Jeff – Small God of Biscuits

[image description: A smilin’ blue-eyed feller in a dark cowboy hat and a black shirt with white embroideries. Behind him, stacks of biscuits. In front, a banner naming his domain. Text reads, “120, Jeff, Small God of Biscuits.”]

Words mean things. This is unquestionable, incontrovertible, uncontroversial. Words mean things, or what’s the point in having words? They may mean different things in different languages, but when people are speaking the same language, they should be able to comfortably assume they’re understanding one another. That the words they use, identical and clear, should mean the same things.

And then comes Jeff.

Jeff seems at first glance to be a more pleasant fellow than his British cousin. He has such a lovely smile, after all, and he’s always so generous with the puff pastry and the butter. Such a pleasant fellow. Not like that Geoff, of the frosty silences and the refusal to share if you put a word out of line, oh, heavens, no! Not a bit of that. This is Jeff we’re talking about here, and Jeff is a good all-American god, happy to enrich the table and the tummy…

As long as you never mention desserts, never speak of scones. The phrase “dessert biscuit” is as anathema at Jeff’s table as the word “cookie” is at Geoff’s. How dare you profane the dance of buttermilk and flour, the sweet interplay of heat and moisture? These are not games for pastry chefs, not feasts for children! There should be no sweetness here, and indeed, there is no sweetness in Jeff’s heart. Unlike his cousin, who comes off cold and has a heart of chocolate chip, Jeff comes off warm and has a heart like a hockey puck once the first blush of heat fades, leaving him hardened beyond all reason.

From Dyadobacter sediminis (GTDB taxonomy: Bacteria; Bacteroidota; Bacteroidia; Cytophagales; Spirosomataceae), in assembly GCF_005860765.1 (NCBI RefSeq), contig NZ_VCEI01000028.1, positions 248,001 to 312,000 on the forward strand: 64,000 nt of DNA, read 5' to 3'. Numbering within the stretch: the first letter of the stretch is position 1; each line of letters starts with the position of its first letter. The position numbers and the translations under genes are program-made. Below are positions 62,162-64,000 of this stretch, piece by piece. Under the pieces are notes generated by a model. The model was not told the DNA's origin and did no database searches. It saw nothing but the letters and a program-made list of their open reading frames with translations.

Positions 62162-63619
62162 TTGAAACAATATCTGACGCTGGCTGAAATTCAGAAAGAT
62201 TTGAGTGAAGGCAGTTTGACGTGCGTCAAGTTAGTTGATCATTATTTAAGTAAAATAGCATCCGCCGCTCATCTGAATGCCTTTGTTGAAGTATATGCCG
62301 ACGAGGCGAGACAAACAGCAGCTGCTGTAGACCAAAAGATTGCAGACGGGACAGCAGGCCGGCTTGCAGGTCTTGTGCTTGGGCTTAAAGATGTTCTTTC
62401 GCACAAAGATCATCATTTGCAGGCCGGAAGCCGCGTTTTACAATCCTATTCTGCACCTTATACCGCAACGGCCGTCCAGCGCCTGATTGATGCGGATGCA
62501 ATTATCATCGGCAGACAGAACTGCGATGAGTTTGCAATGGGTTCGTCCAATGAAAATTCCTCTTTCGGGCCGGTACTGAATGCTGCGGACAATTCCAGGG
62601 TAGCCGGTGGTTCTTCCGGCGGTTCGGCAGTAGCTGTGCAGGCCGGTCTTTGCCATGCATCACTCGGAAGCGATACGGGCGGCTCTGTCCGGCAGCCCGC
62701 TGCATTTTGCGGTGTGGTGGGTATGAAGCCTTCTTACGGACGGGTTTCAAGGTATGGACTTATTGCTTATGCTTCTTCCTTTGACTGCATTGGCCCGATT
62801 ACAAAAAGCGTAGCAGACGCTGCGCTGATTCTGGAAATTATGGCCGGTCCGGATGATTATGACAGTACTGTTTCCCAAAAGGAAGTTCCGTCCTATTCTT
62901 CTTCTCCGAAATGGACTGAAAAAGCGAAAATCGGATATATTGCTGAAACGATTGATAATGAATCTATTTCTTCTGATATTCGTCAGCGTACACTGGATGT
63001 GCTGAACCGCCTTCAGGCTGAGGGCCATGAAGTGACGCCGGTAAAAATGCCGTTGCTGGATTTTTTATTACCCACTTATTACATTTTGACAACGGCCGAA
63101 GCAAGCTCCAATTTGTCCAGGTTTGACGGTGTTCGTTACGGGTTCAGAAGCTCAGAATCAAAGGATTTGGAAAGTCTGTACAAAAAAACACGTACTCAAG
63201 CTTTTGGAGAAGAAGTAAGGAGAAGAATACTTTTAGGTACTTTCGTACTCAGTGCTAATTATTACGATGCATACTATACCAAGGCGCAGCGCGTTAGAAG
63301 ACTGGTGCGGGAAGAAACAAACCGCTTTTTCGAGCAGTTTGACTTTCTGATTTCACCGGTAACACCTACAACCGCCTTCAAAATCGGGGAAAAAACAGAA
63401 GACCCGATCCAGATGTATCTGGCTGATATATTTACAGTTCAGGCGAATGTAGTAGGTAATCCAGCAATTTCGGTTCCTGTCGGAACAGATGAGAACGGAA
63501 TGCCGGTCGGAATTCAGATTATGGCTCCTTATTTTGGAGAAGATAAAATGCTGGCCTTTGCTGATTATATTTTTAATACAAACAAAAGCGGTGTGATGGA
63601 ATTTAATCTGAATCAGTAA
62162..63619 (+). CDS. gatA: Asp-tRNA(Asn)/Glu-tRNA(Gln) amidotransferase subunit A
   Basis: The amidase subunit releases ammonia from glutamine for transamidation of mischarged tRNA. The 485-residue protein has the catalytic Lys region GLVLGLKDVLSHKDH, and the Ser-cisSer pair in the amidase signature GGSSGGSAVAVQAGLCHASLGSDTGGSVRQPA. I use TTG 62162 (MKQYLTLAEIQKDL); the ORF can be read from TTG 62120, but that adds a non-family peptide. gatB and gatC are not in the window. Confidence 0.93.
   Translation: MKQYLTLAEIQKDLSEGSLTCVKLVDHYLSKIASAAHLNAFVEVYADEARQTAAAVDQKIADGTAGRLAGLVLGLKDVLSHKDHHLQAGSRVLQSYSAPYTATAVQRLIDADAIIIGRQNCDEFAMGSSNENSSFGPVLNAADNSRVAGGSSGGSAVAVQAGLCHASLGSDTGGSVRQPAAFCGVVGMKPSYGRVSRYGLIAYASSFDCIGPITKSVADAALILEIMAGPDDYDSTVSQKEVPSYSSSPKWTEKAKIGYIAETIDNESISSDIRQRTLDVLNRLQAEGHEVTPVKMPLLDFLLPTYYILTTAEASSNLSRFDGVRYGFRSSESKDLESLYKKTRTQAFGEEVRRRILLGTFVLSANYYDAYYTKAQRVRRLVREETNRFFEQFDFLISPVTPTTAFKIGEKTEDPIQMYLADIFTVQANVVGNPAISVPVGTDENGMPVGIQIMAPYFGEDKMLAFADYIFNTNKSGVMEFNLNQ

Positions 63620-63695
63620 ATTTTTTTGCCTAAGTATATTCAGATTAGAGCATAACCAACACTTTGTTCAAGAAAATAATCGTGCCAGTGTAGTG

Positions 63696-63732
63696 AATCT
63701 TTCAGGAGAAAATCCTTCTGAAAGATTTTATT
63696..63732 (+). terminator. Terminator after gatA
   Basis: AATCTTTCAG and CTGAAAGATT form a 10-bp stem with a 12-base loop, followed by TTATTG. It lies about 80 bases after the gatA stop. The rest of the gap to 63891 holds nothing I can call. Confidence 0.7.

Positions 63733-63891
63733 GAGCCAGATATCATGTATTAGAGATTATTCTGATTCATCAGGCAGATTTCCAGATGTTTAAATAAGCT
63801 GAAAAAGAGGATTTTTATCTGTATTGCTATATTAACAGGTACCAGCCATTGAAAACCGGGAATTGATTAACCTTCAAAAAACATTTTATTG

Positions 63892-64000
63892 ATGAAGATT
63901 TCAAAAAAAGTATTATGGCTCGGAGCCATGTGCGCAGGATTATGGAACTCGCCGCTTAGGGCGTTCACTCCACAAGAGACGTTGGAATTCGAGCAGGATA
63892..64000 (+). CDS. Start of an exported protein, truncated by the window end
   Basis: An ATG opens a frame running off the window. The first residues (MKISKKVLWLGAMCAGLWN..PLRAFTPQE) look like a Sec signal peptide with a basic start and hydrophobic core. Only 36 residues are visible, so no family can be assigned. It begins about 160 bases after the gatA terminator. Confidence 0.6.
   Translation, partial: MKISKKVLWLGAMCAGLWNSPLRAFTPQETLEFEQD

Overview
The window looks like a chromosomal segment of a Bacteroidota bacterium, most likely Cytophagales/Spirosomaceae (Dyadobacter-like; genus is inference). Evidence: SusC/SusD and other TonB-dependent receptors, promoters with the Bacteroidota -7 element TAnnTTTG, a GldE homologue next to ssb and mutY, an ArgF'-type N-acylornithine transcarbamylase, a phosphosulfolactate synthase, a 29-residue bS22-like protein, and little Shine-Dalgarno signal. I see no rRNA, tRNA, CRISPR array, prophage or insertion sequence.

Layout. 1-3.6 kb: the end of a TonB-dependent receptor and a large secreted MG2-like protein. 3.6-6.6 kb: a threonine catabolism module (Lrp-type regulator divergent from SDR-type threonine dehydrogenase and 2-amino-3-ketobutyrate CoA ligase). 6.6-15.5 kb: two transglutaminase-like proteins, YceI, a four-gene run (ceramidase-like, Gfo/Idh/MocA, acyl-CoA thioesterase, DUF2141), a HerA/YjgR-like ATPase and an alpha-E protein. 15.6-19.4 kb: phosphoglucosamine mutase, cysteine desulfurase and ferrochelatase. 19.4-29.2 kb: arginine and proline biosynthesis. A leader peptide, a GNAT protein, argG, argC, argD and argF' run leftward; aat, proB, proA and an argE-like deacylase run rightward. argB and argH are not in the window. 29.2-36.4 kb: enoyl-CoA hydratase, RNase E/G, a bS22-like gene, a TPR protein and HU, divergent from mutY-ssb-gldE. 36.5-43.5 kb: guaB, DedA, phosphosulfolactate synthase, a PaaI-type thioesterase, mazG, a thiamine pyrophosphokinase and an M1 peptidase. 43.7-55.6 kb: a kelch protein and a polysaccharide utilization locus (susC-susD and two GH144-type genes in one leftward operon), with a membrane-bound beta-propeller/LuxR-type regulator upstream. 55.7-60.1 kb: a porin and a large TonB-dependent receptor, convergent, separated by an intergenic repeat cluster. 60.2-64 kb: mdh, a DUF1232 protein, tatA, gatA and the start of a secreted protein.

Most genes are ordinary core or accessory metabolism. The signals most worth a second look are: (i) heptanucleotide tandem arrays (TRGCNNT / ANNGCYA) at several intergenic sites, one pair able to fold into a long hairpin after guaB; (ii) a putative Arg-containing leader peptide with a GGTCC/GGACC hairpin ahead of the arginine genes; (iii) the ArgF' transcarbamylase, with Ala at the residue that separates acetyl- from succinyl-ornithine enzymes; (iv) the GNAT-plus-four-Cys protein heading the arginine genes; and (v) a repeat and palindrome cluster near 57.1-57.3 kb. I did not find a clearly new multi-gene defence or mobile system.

Together, they can both open and conclude the feast. Together, they provide a delicious balance, and a wholeness to be dearly aspired to. But apart, they are incomplete, two pieces of a broken god, and it will take more than whipped butter to bring them back together.

It will take an Easy Bake miracle.


Artist Lee Moyer (13th Age, Cursed Court) and author Seanan McGuire (Middlegame, Every Heart a Doorway) have joined forces to bring you icons and stories of the small deities who manage our modern world, from the God of Social Distancing to the God of Finding a Parking Space.

Join in each week on Monday, Wednesday, and Friday for a guide to the many tiny divinities:

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